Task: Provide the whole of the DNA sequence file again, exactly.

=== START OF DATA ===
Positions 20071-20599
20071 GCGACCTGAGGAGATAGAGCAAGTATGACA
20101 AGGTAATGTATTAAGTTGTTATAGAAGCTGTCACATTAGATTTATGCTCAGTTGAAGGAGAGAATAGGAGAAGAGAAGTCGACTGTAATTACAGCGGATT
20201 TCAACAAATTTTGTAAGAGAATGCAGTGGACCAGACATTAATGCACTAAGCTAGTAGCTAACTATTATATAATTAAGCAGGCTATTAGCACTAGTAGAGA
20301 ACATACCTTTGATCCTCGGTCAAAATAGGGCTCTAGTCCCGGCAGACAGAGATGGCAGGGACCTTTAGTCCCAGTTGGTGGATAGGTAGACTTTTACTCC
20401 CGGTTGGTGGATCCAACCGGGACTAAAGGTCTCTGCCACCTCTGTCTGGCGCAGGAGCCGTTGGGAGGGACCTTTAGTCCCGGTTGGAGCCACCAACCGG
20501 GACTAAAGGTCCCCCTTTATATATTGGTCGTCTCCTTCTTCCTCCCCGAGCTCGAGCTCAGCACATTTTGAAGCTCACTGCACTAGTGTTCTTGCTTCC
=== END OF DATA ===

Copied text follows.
Positions 20071-20599
20071 GCGACCTGAGGAGATAGAGCAAGTATGACA
20101 AGGTAATGTATTAAGTTGTTATAGAAGCTGTCACATTAGATTTATGCTCAGTTGAAGGAGAGAATAGGAGAAGAGAAGTCGACTGTAATTACAGCGGATT
20201 TCAACAAATTTTGTAAGAGAATGCAGTGGACCAGACATTAATGCACTAAGCTAGTAGCTAACTATTATATAATTAAGCAGGCTATTAGCACTAGTAGAGA
20301 ACATACCTTTGATCCTCGGTCAAAATAGGGCTCTAGTCCCGGCAGACAGAGATGGCAGGGACCTTTAGTCCCAGTTGGTGGATAGGTAGACTTTTACTCC
20401 CGGTTGGTGGATCCAACCGGGACTAAAGGTCTCTGCCACCTCTGTCTGGCGCAGGAGCCGTTGGGAGGGACCTTTAGTCCCGGTTGGAGCCACCAACCGG
20501 GACTAAAGGTCCCCCTTTATATATTGGTCGTCTCCTTCTTCCTCCCCGAGCTCGAGCTCAGCACATTTTGAAGCTCACTGCACTAGTGTTCTTGCTTCC